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Chapter 9 INTERNATIONAL INDUSTRIAL RELATIONS & THE GLOBAL INSTITUTIONAL CONTEXT
Chapter 9 Vocabulary Objectives Introduction Key issues in international industrial relations Trade unions & international industrial relations The response of trade unions to MNEs Region integration: the EU Codes of conduct –monitoring HRM around the world Managing HR in ‘offshoring countries’ INTERNATIONALINDUSTRIAL RELATIONS &THE GLOBAL INSTITUTIONAL CONTEXT
Vocabulary • industrial relations, trade unions • regional economic zones • collective bargaining • enterprise unions • plant closure, redundancy, layoff programs • lobbying • sub-optimizing • investment strike • offshoring, turnover rates, BPO = business process outsourcing, EHCNs • guanxi, iron rice bowl • ITSs = international trade secretariats, SEM, NCP, EU • ETUC, ILO, UNCTAD, OECD, IFCTU, CIIME, EWC, FIET, AFL-CIO • social dimensions, social ‘dumping’ • umbrella or chateau clause • ‘golden handshake’ • strike-proneness • ‘converging divergences’
Objectives In this chapter, we … • Discuss key issues in international industrial relations & the policies & practices of MNEs • Examine the potential constraints that trade unions may have on MNEs • Outline key trade union concerns regarding MNEs • Discuss recent trends & issues in the global workforce context • Discuss the formation of regional economic zones such as the EU & the impact of opponents to globalization • Present issues of codes of conduct & NGOsas MNEs • Discuss HR implications of offshoring
Factors underlying historical differences in trade unions • Mode of technology & industrial organizationat critical stages of union development • Methods of government union regulation • Ideological divisions withinthe trade union movement • Influence of religious organizationson trade union development • Managerial strategies for laborrelations in large corporations
Key issues • Industrial relations policies & practices of MNEs • Degree of inter-subsidiary production integration • Nationality of ownership of the subsidiary • International HRM approach • MNE prior experience in industrial relations • Subsidiary characteristics • Characteristics of the home product market • Management attitudes towards unions
Trade unions limit MNE strategies • Influence wage levels • Constrain the ability of MNEs to vary employment levels at will • Hinder or prevent global integration of operations of multinationals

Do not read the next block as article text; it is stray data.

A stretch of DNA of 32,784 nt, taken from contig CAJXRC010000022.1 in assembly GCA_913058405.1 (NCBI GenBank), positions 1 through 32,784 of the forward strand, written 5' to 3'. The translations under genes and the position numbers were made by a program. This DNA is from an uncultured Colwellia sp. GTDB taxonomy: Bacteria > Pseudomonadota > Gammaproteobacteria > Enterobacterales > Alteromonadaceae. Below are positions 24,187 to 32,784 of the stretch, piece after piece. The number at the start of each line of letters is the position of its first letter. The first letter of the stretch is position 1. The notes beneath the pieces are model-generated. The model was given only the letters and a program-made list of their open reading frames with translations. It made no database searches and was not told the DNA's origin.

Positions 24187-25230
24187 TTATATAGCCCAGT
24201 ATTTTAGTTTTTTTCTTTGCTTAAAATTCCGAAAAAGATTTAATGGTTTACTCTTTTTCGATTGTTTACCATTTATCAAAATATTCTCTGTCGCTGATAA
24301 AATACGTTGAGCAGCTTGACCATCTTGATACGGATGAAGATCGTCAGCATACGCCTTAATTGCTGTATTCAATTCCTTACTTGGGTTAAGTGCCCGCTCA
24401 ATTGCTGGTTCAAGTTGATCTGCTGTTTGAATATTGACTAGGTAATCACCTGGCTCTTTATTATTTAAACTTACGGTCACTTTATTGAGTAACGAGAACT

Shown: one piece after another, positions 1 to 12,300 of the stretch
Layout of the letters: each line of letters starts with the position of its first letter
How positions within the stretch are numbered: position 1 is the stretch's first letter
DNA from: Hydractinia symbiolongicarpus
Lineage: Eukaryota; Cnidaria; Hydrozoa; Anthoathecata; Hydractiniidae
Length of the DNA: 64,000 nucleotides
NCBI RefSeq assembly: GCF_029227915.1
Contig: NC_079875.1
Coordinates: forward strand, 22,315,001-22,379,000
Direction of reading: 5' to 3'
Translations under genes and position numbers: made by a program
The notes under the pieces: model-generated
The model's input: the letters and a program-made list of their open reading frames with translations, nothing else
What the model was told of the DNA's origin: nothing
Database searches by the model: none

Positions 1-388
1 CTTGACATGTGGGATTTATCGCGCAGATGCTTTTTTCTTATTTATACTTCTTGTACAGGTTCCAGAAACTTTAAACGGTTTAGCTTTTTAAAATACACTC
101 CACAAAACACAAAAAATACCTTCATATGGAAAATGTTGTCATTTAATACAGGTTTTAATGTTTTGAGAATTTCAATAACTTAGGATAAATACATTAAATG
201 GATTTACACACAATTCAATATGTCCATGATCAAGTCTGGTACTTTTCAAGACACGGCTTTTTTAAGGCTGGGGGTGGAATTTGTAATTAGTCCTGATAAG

Trade union concerns about MNEs MNEs … • have formidable financial resources • have alternative sources of supply • can move production facilities to other countries • have a remote locus of authority • have production facilities in many industries • have superior knowledge & expertisein industrial relations • have the capacity to stagean ‘investment strike’
Three trade union responses • International trade secretariats (ITSs)want to achieve transformational bargaining by • research & information • Calling company conferences • Establishing company councils • Companywide union-management discussions • Coordinated bargaining • Lobbying for restrictive national legislation • Regulation of MNEs by international organizations:ETUC, ILO, UNCTAD, OECD, EU
EU regional integration • Disclosure of information& European Works Councils • The issue of social ‘dumping’:that firms would locate in those member states that have lower labor costs, (relatively low social security) to gain a competitive advantage
HRM related to global code of conduct may include • Drawing up & reviewing codes of conduct • Conducting cost-benefit analysis to oversee employee & relevant alliance partners’ compliance • Championing the need to train employees & alliance partners in the code of conduct • Checking that performance & rewardsinclude compliance to codes of conduct
Offshoring countries HRM • Offshoring & HRM in India • Turnover issues • Offshoring & HRM in China • No systematic link between HRM & business strategy • Despite labor surplus, recruiting & retention problems • No systematic link between performance management, reward & long-term motivation • Lack of coherence & continuity in enterprise training
Summarizing emerging issues Possible HRM roles: • Consult with unions/employee representatives • Manpower planning, considering the scope for employee redeployment • Contribute to internal communication strategy • Identify training needs • Design new jobs generated by offshoring operations • Highlight potential risks, such as the implications of employment regulation both in HC &in foreign locations